10. can you show us a picture of before decoupling ? I think what happens is that two of your docking ports are connected together node to node in the vab, and you decouple this. Leave the 'external' body docking port free (node avaible), and mount the future rotating part on a lateral decoupler.
  11. it's Kerbal Engineer Redux it gives a lot of technical infos (TWR, burn times, delta-v per stage) - a nice tool when it works (it has a few problems with some designs however). can work without adding anything to a rocket (so they stay stock - someone who doesn't have KER don't need it to open a .craft built upon these infos
  12. and here's the video of my entry : ) (warning, i use a lot of clipping when making replicas ;)) fully stock soyuz - Flies like a breeze (it doesn't even need SAS during the gravity turn after the pitchover ! ) added a few subtitles with the various events (staging, etc) - bonus, a launch escape system sequence at the end of the video (bonus timestamp : gimbals : on the boosters and the core stage, only the 24-77s 'twitch' can gimbal (used as verniers) (gimbals are disabled on the MK-55s 'thuds') on the upper stage, it's also the same setup - the thuds are gimbal locked, and the LV1-R spiders act as verniers a few infos on how the RCS is set up on the spacecraft : the 2x4 angled RCS on the end of the service module control pitch, yaw and forward / backward translation. the rcs on the 'belt' of the spacecraft, control roll and lateral / vertical translation. (this allowed me to roughly center the translations around the COM of the spacecraft) finally - here's the craft files : soyuz + the launch pad - 798 parts. (not as bad as it sounds - after initial liftoff, as the discarded pad is loaded in separate threads, it's not that much a strain on multicore CPUs :)) launch pad.craft?dl=0 soyuz without launch pad - 383 parts.
  13. I've written it in the post 383 parts rocket + spacecraft, 69 parts for the spacecraft alone. i also have a version with a stock launch pad, around 700 parts (launch pad, + rocket) (which is the one i've put in the video ;))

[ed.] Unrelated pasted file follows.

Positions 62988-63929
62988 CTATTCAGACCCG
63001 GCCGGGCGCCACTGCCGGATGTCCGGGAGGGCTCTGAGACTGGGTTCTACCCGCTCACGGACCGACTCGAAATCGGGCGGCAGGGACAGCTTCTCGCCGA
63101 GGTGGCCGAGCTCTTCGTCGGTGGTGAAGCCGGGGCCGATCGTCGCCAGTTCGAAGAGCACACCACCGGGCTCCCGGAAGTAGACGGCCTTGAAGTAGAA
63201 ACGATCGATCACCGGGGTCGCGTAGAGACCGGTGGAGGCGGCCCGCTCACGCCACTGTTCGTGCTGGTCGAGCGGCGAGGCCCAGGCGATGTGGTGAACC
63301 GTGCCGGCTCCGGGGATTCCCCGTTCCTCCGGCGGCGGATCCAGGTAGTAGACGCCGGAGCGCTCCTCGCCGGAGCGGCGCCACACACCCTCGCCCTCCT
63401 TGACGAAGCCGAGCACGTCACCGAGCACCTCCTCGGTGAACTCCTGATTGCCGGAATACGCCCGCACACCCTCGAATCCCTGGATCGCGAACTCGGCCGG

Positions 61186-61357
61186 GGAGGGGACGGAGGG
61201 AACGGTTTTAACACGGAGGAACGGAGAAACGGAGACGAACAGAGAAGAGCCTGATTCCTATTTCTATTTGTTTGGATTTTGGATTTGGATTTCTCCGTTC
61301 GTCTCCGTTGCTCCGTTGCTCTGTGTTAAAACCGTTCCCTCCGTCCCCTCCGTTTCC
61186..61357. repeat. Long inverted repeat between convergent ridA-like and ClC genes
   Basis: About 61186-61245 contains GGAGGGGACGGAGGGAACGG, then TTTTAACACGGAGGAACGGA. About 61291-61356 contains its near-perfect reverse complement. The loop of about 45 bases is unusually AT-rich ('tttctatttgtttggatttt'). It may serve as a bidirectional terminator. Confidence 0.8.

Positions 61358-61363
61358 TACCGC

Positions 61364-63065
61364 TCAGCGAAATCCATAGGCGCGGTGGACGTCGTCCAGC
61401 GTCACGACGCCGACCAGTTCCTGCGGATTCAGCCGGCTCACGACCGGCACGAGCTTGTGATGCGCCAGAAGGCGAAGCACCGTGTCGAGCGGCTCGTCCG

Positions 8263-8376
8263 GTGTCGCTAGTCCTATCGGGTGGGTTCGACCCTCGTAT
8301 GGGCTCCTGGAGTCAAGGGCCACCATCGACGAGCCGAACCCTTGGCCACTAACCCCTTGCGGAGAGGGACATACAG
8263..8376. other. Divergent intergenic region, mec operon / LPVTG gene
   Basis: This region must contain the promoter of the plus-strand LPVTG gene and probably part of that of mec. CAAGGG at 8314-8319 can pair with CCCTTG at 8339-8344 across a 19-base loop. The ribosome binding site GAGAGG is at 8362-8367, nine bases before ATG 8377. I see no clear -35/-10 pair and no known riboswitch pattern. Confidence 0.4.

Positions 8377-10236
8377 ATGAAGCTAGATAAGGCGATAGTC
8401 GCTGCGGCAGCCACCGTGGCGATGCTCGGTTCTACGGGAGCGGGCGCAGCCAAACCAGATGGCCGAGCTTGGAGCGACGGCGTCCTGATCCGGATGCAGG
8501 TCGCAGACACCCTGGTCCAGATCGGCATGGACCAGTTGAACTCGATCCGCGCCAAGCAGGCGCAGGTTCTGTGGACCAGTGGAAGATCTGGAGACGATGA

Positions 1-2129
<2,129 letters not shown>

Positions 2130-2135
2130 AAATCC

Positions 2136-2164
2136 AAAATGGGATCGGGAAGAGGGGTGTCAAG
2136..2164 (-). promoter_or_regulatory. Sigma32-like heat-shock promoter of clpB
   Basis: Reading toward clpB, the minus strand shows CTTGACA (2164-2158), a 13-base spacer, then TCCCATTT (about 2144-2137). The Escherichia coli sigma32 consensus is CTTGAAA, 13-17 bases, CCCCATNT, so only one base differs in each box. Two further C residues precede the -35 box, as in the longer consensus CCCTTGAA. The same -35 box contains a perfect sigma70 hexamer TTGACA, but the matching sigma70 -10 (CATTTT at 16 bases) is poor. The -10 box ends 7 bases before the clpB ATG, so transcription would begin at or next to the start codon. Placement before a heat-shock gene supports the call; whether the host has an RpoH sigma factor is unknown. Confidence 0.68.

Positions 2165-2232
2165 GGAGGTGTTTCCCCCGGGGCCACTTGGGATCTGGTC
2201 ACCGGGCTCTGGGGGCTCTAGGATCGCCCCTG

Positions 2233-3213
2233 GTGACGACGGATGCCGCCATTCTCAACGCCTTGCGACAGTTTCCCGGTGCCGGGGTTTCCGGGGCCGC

14. @InfiniteAtom No,there's no mods it's full stock on KSPs current version, stock aero parameters too (i even didn't need any editor's extensions ;))
  15. here's a preview for my entry (full Stock) (note, i built it a few months ago - however, i made the video for the challenge ;)) i have to do a few video edits before uploading the video, but here's a preview image - i used the numbers from the soyuz blueprints, but roughly scaled down to kerbal size (tried to get dimensions to roughly 64% of the real size) - thanks for the Fairings 383 parts (rocket + spacecraft), 31.8m long, 5.9m wide, 156 tons fueled. (boosters included) - it flies like a dream (with wide fuel margins in the upper stage when launched on an equatorial orbit) the spacecraft itself is 69 parts, 5.9 tons (Veeeery cramped, clipped multiple MK1's ^^) video to follow for all those who want to attempt building it, here's a link to a blueprint avaible online (warning, 3000x4000 resolution image ^^) - russian language, however, the dimension numbers written on it use the metric system (afterwards, feel free to scale it down or not - 'ksp' size is roughly scaled down to 64% of real size. (when comparing the MK1-2 command pod to the real apollo command pod)